The Memory Guy was a little surprised to see the advertisement in this post’s graphic. It was from an April 8 newspaper ad for Fry’s Electronics.
It’s a little early to see NAND selling for this little: The original price of $21.99 for a 32GB USB flash drive comes to $0.69/GB, and the price after the rebate of $16.99 means that the price per gigabyte of the flash is only $0.53!
At the time the lowest spot market pricing for MLC flash on the InSpectrum spot price website was $0.53, and $0.47 for TLC. According to DRAMeXchange MLC is selling for as little as $0.48.
That’s not a lot of margin for Patriot or Fry’s when you add in the cost of the controller, connector, housing, other components, and assembly! If we assume (conservatively) that all this costs $0.75, and that the flash sold for $0.47/GB, the total cost would come to $15.79, giving a scant $1.20 for Fry’s and Patriot to haggle over. Since our estimate was conservative, this $1.20 is likely much larger than these companies’ combined take-home.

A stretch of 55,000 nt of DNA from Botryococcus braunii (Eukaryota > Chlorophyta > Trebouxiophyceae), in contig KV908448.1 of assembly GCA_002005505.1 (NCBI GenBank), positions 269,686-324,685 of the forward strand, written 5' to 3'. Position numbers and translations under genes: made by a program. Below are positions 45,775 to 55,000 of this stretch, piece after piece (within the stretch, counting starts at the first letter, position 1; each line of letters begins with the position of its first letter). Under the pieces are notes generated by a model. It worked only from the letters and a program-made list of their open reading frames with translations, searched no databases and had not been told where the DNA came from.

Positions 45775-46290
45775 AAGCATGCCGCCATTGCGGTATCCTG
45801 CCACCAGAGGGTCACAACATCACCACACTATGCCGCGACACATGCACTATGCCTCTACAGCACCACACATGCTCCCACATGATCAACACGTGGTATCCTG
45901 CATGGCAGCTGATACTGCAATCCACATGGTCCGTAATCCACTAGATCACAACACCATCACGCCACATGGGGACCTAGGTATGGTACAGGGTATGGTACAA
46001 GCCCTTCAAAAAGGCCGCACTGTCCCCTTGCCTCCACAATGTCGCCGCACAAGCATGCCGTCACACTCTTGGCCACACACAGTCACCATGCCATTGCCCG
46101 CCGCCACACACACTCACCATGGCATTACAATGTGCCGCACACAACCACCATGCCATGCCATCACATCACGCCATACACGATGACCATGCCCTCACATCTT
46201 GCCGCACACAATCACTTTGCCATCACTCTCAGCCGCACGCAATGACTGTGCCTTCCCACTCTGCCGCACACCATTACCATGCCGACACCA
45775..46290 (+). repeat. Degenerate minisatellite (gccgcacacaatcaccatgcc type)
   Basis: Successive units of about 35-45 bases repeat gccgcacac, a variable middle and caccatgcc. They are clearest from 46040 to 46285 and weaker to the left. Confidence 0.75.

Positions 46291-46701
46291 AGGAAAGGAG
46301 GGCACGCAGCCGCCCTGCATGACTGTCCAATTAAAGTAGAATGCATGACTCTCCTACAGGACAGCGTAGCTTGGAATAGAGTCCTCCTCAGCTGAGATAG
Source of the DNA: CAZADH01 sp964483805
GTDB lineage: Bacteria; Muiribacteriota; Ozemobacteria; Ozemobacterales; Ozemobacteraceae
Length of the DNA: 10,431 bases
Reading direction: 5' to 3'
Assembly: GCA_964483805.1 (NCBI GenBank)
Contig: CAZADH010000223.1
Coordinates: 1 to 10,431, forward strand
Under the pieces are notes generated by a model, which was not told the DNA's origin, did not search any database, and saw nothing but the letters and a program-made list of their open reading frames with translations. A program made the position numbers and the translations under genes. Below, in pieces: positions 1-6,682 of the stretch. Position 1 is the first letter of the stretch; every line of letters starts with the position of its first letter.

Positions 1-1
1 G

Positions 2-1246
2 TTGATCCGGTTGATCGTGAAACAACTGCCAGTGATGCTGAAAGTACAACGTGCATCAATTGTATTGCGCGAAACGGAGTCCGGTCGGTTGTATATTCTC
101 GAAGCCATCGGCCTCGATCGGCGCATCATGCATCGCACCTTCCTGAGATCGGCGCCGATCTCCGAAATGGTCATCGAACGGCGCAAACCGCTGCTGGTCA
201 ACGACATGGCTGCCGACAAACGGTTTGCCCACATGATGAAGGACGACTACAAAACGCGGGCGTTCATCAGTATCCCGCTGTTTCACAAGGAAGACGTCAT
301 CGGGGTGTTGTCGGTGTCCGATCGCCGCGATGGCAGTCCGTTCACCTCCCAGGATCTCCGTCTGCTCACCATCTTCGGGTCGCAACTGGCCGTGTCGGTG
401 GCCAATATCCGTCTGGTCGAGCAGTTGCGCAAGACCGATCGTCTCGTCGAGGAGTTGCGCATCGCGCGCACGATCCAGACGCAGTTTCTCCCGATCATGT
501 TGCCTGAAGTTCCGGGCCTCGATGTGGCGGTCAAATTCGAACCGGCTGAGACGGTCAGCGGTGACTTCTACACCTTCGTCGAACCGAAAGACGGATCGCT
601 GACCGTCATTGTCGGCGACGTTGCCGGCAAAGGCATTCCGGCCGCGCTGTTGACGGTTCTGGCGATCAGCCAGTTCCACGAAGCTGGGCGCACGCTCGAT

Note that Fry’s limits sales to one per customer. The two companies may be selling these at a loss as a promotion.
Even so, Objective Analysis expects flash prices to decrease even further. The market is in an oversupply, and the cost to manufacture 20nm MLC NAND flash is around $0.35/GB, which puts IMFT and SanDisk/Toshiba in a very good position, but should be painful for Hynix, and especially Samsung, who have fallen behind their competition in process scaling.
Objective Analysis has published a report: Understanding the NAND Market, that explains how NAND flash price dynamics work, and gives insight to the market. This report can be ordered for immediate download on the Objective Analysis website.